Taking on the minority-commissioner role in Bucks and Chester counties

Two Republican commissioners take their seats in Bucks and Chester county government, set to work with new Democratic majorities in former GOP strongholds.

Josh Maxwell, Marian Moskowitz, and Michelle Kichline, took their official oath of office on January 2, 2020. (Chesco.org)

Josh Maxwell, Marian Moskowitz, and Michelle Kichline, took their official oath of office on January 2, 2020. (Chesco.org)

New commissioners take power Monday in Bucks and Chester counties, but there will be a new normal on both boards.

For the first time in recent memory, Democrats will be the governing majority in Bucks County. And in Chester County’s modern history, there has never been a Democratic majority until now.

“I didn’t think it was going to happen this quickly,” said Michelle Kichline, a Republican who is now the minority commissioner on the three-person Chester County board.

Kichline, who won a second term in 2019, said the demographics in her county are changing.

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“A lot of people are moving out of Philadelphia, or they’re moving from other areas,” she said. “We’ve seen the trend where the voter registration has been shrinking.”

On Election Day in November, the GOP lost majority rule at the county level even though Republicans held a slight voter-registration edge, according to the Daily Local News, and government in prosperous Chester County had operated without drama.

Earlier in the decade, a shift in voter registration occurred in Delaware County, which swung from Republican to Democrat in 2013. In November, Democrats swept all three open seats on the County Council, and the first non-Republican-controlled county government since the Civil War takes over Monday in Media.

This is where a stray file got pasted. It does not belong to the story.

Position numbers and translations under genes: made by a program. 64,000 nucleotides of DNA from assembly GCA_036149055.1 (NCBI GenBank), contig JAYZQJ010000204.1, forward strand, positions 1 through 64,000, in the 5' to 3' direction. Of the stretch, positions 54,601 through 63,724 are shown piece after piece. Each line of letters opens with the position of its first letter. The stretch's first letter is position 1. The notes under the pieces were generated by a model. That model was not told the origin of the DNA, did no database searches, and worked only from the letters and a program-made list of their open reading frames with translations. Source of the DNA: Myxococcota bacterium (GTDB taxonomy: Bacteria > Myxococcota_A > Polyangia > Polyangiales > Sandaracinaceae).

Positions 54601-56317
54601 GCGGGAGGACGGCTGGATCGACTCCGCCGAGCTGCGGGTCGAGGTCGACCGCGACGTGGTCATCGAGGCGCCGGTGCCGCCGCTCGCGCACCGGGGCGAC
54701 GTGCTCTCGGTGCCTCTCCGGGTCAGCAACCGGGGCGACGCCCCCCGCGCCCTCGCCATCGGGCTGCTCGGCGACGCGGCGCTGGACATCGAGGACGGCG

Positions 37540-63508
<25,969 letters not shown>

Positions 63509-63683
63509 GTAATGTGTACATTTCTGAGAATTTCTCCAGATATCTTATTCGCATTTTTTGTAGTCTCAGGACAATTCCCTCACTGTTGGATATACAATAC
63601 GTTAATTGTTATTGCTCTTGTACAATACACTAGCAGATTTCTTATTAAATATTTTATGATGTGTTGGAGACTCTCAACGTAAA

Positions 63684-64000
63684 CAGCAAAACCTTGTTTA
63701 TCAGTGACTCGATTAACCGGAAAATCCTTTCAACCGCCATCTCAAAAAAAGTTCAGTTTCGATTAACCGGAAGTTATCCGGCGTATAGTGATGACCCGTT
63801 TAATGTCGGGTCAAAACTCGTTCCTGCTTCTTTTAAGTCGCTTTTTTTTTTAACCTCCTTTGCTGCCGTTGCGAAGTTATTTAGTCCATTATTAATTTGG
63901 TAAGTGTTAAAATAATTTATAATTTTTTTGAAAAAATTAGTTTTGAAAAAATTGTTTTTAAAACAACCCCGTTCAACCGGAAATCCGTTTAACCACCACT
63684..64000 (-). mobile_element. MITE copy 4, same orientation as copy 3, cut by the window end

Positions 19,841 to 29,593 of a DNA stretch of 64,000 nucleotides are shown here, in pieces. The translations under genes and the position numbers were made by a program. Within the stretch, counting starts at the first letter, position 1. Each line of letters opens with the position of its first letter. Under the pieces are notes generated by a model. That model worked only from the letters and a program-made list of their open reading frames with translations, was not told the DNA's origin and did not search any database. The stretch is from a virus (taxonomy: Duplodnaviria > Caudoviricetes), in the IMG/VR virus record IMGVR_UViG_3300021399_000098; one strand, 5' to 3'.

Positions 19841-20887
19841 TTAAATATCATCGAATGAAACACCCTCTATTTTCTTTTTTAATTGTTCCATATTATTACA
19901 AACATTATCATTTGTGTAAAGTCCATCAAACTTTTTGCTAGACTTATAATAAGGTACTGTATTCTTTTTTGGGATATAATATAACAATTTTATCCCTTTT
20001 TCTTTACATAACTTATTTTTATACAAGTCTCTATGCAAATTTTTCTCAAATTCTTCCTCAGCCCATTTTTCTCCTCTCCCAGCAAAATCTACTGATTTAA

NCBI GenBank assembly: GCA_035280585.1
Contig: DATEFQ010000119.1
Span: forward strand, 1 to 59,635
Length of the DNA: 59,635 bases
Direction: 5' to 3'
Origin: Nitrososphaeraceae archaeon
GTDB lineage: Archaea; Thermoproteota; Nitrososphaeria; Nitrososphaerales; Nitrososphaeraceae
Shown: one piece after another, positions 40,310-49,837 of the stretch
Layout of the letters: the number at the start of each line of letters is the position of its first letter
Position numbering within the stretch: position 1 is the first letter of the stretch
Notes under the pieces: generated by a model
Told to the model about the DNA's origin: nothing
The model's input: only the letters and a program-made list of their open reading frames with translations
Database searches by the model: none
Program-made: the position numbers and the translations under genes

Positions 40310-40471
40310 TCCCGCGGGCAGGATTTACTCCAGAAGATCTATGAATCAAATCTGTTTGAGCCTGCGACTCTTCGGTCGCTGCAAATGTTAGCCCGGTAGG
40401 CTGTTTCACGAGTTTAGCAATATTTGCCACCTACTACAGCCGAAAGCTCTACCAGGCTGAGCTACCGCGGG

In Bucks County, Democrats held the edge in voter registration before November’s election. Bucks and Chester have sizable independent or third-party registrations, creating vital swing votes for county elections.

Gene DiGirolamo represented the 18th Legislative District in the Pennsylvania House of Representatives from 1995 until his election as a Bucks County Commissioner. He leaves a Republican majority in Harrisburg to become the minority commissioner in Doylestown.

Governing in the minority is nothing new to DiGirolamo: It happened at least a couple of times during his tenure as a state legislator, he recalled in a recent interview. Each time Republicans were in the state House minority, he said, he was able to get along with his colleagues across the aisle and tried to work with them.

“At the end of the day, we’ve got to do good things for the people that we represent,” DiGirolamo said. “I’ve always thought that it was always better when the two sides were able to work together.”

Both DiGirolamo and Kichline, his Chester County counterpart, believe they will get along with their Democratic majority colleagues.

As a state representative, DiGirolamo said, he worked with Diane Ellis-Marseglia, the lone incumbent Bucks commissioner who sought and won reelection, over the last 12 years. And he knows Robert Harvie, who was a longtime Falls Township supervisor.

DiGirolamo said he’s looking forward to his new role on the local level.

“I know I got a lot to learn,” he said. “I pride myself in working really hard; I’m certainly convinced I’m gonna figure this out, not only how to work with the majority but figure the ins and outs of county government. I got a pretty good head start working 25 years in Harrisburg.”

Kichline has served as a Chester County commissioner since 2014, when she was appointed to finish the term of now-former U.S. Rep. Ryan Costello.  She said she hopes her new majority colleagues, Josh Maxwell and Marian Moskowitz, will continue the bipartisan tone already established on the board.

She said that equal weight and consideration were given to the former minority commissioner, outgoing Democrat Kathi Cozzone, during the board’s last term, and that non-unanimous votes were rare.

“I’m hopeful that my new colleagues will use the same model, at least for civil discourse,” she said.

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